Four years ago, two men - an antique car broker and a Ford engineer - set out to replicate one of the world's most famous cars: the 1914 Model T.
The pair chose the 1914 model because that's when Henry Ford decided to offer the Model T only in black. It was also the first full year of the moving assembly line and the first year of the $5 workday.
The work began in secret in 1999 in a garage in Redford, Mich., at Ford Motor Co.'s Advanced Manufacturing Technology and Development unit. After a year of planning, it took them 11 months to craft the first vehicle from scratch and another year to make five more models of the cars, called the Model T 2003.
The duo - retired powertrain engineer Bill Leyland and Guy Zaninovich, a broker and owner of Model T's - purchased one car as a model. Finding a car wasn't hard. Zaninovich estimates that of the 15 million-plus Model T's built about 25,000 remain.
The original car was a prototype for all the parts they had to make. "There were no blueprints, drawings or specifications, and no one had made the engines since Henry Ford stopped making them," says Zaninovich.
"We tried to copy the original design. We didn't do anything to improve the car. To test if we made a part right, we often bolted the new part onto one of the original parts."
The replica cars have more Ford-made parts than the originals did - 60 percent of the parts were made at Ford facilities. The rest of the 500 or so parts that went into the Model T were made by vendors that specialize in parts for antique car collectors.
Henry Ford made only about 30 percent of the parts for the original Model T's.
It wasn't easy making the parts; about 500 had to be copied from the original Model T and made from scratch by creating blueprints and design patterns from the original car. Engineering was done at Ford's Powertrain Operations Engine Engineering unit in Dearborn.
The design center did the design work. A transmission vendor in Livonia, Mich., which does prototype design for Ford, did many of the chassis components.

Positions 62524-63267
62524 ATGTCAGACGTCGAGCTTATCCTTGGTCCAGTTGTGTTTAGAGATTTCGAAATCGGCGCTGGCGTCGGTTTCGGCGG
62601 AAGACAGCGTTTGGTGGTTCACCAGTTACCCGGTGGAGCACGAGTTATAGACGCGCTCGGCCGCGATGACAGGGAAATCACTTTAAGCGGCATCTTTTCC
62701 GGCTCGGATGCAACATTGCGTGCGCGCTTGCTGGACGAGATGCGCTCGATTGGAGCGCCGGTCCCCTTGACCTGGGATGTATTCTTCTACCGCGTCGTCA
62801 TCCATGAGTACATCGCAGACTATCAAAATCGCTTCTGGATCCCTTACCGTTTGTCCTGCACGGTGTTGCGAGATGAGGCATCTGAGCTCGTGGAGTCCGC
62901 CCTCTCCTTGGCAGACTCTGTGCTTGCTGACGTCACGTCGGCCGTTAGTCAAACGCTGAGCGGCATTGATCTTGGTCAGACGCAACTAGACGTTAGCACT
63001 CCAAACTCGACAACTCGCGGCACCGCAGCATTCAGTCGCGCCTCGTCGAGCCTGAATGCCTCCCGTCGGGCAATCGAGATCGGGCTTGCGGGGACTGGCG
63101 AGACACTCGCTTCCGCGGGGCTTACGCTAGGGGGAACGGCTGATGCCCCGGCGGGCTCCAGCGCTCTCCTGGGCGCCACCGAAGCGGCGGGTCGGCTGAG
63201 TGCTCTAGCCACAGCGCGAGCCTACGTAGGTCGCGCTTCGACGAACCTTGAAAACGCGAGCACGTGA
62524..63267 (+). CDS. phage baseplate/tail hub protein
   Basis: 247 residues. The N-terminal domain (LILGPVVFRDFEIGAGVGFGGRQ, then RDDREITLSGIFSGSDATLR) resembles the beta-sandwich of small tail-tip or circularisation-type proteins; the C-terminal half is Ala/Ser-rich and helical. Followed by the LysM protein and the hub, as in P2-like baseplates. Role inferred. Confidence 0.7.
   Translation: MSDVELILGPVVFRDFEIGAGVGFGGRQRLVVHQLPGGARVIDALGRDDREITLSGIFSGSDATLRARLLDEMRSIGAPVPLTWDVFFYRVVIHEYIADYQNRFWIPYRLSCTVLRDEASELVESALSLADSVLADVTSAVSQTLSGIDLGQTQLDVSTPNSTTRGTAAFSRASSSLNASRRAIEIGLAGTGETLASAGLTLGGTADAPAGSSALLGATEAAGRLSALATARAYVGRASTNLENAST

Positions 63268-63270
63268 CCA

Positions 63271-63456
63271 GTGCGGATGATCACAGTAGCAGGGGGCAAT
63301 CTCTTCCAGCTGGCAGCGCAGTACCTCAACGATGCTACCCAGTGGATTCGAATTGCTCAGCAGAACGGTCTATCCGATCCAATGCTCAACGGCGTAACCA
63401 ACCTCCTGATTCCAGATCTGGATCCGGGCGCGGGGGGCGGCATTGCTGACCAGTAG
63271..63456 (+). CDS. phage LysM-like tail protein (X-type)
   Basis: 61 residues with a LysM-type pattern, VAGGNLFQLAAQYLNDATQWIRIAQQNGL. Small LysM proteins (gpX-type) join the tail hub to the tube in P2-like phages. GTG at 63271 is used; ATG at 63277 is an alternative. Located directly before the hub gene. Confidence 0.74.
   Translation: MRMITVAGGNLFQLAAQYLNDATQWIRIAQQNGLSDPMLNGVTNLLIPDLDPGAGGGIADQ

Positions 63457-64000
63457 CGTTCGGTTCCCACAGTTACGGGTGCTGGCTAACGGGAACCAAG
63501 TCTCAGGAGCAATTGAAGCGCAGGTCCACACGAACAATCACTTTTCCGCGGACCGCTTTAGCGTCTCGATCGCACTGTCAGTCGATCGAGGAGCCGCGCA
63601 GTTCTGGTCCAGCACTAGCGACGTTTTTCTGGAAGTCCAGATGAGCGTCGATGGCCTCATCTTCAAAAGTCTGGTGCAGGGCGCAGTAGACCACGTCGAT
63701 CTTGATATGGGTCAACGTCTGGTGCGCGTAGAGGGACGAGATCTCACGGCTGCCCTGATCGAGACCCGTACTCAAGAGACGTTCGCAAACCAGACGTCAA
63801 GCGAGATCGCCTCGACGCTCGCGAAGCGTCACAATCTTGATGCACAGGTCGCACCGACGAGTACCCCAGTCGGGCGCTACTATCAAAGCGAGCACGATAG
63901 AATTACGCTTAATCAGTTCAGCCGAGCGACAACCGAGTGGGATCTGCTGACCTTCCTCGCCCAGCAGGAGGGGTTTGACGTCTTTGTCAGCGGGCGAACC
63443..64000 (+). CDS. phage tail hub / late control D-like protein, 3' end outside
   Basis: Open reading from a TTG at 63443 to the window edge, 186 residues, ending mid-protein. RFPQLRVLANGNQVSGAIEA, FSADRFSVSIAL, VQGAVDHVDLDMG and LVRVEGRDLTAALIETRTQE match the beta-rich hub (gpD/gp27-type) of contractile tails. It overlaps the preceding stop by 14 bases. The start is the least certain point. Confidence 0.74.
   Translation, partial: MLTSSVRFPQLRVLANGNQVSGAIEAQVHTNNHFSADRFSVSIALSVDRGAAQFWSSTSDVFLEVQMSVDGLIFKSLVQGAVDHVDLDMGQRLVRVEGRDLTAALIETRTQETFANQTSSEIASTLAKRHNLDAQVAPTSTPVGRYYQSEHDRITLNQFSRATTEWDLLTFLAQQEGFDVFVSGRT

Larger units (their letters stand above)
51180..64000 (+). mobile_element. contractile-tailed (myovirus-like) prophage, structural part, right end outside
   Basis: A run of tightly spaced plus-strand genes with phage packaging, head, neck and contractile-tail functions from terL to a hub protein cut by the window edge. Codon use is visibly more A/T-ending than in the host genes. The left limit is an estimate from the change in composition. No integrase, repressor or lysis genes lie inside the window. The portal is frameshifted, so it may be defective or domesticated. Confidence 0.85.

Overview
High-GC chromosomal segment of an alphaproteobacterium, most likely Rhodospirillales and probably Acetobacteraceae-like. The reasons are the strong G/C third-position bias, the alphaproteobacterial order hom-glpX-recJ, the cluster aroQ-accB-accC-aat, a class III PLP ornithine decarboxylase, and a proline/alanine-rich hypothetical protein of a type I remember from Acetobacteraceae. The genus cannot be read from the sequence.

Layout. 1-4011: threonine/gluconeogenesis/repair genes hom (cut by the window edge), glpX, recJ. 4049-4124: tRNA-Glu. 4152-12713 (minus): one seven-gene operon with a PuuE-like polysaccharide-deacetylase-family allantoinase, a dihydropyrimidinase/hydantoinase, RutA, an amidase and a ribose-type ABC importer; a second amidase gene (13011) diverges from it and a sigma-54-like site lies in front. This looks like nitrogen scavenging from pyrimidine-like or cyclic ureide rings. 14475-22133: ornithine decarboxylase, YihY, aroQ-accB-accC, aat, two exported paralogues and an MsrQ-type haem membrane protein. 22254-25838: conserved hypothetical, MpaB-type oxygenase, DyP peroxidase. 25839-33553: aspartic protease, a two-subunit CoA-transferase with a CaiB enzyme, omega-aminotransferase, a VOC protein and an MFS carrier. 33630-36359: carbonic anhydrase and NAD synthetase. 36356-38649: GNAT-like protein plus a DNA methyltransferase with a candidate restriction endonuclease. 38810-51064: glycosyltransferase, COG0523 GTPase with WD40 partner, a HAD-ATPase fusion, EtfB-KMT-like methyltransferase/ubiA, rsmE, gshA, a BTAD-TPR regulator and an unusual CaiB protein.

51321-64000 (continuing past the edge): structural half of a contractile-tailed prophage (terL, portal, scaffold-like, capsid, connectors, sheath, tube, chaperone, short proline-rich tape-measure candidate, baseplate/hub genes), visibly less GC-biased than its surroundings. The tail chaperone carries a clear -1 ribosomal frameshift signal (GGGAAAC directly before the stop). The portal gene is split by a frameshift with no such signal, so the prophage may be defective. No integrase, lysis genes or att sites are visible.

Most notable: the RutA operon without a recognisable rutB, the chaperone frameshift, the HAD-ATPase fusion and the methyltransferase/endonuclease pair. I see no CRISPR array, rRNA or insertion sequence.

The chassis frame was made by supplier Tower Automotive, which called six months into its contract to tell the pair that one of the first companies it acquired, A.O. Smith, a stamping company in Milwaukee, had made the original 1914 Model T frame.
The wheels were carved out of hickory by an Amish craftsman who makes wheels for horse-drawn carriages.
Keeping true to the design, they added gas-lit kerosene lamps and used ash wood for the body, overlaying it with metal.
Some changes had to be made. The back of the leatherette seats are of a synthetic material rather than cloth, and the seats are stuffed with foam rather than horsehair. The paint is black but with a base and clear coat and applied in a modern paint booth. The original black bodies were baked at temperatures of 400 to 500 degrees.
Hard to spot
Zaninovich, who has restored dozens of Model T's, says he can tell the difference between the old and new cars. But he adds: "If I see one of these 10 years down the road, I could just walk by it and not notice."
The real giveaway is the serial numbers: 2003-001 to 006.
And price is a major difference. The original Model T sold for $550. The replicas have a value of $40,000 to $50,000 each.
How much they cost to make, Ford Motor Co. won't say.